Why the Airlines Are Going Bankrupt

As travelers know all too well, the airlines are a hassle to deal with these days. There are delays, flight cancellation/rescheduling, hidden fees, and bizarre policies. While all contribute to their decline, to be fair, they don't always have much control over delays and rescheduling. But they can alter fees and policies. A particularly strange fee-driven policy is forbidding customers from cancelling the first leg of a roundtrip flight without incurring a change fee.

I just got off the phone with one of the major airlines and experienced this first-hand. Here's the situation:

I've got a round trip flight (both direct routes) scheduled in July that cost around $250. The fee to change the ticket is $150. Excessive, but that's their prerogative. It turns out I want to change the first leg of the flight to a day earlier. That earlier flight is cheaper than the first leg of the original flight booked by around $11.

In order to do this, I would have to pay the $150 change fee. But then I realized: the earlier flight only costs $100. Why not just book that flight separately and just skip the initial flight on the roundtrip? That doesn't work, because if you don't show up, the entire itinerary is eliminated. You must change the itinerary, which means you can't escape the $150 change fee.

This makes no economic sense. Here's an analogy: You go to Macys.com and order two pairs of shoes for $250. Before they're shipped, you realize you only want one pair, so you offer to let the company keep the other pair -- and demand no refund for those shoes. They say, "No. We'll only accept that second pair back if you pay us an additional $150. And by the way, we'll cancel your entire order and keep your money unless you keep both pairs." What?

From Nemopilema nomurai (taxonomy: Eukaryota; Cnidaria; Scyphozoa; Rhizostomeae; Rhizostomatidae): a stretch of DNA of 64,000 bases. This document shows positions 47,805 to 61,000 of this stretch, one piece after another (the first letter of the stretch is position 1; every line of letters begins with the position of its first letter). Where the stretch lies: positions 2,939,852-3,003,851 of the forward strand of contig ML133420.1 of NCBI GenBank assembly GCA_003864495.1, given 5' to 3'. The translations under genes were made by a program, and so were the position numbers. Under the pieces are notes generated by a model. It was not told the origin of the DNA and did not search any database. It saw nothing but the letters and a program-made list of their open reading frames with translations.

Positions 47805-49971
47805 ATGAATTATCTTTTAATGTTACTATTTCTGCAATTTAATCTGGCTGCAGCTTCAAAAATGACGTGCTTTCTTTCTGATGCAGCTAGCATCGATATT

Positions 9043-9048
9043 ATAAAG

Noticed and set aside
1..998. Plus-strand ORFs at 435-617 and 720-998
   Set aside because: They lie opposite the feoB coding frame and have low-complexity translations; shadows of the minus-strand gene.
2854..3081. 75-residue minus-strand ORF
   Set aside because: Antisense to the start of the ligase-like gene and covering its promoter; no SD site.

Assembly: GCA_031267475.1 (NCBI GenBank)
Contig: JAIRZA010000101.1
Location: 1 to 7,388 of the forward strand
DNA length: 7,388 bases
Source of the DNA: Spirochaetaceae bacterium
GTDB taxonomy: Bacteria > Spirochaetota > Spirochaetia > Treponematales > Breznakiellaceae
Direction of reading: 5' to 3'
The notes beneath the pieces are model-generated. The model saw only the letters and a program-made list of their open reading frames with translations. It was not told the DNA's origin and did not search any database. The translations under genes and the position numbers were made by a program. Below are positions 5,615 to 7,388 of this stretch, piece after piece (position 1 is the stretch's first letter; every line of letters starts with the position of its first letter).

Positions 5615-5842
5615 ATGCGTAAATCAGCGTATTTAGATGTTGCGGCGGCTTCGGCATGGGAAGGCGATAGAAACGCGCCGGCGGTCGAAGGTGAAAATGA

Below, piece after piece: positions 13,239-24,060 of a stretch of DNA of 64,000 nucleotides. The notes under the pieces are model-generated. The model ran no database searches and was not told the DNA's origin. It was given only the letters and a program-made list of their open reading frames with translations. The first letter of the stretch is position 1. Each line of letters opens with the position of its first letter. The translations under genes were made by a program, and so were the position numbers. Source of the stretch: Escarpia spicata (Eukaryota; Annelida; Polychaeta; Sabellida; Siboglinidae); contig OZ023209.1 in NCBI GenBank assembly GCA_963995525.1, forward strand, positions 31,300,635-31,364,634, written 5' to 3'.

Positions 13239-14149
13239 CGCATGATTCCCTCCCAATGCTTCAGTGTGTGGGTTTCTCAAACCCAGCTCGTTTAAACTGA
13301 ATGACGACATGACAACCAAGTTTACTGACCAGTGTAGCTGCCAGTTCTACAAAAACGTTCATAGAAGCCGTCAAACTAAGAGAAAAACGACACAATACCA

Additionally, this policy makes no sense considering that it only works in one direction. You can always take the first leg of the flight and just fail to show up for the return. It's not like they'll bill you if you skip it, demanding a $150 change fee since your seat was empty on the second flight.

If the airline just allowed passengers to cancel the first leg of a round trip, then it would have an additional free seat to sell -- even though it had already been paid for once. In my case, I would also buy another seat on an earlier flight, providing it with $100 of additional revenue for a seat that might otherwise not be purchased.

So let's compare:

Scenario #1 (that the airline demands): They get $250 for the original itinerary.

Scenario #2 (my alternative their policy forbids): They get $250 for the original itinerary, plus $100 for a new one-way departure, plus a free seat from the first leg of the original itinerary they could resell for $135 since it's a more desirable flight. Their revenue would then range from between $350 and $485.

Which would you pick? This airline picks Scenario #1. It looks like they need a class in economics or basic finance. And that means I'm stuck with my original itinerary, but at least I'll save $100.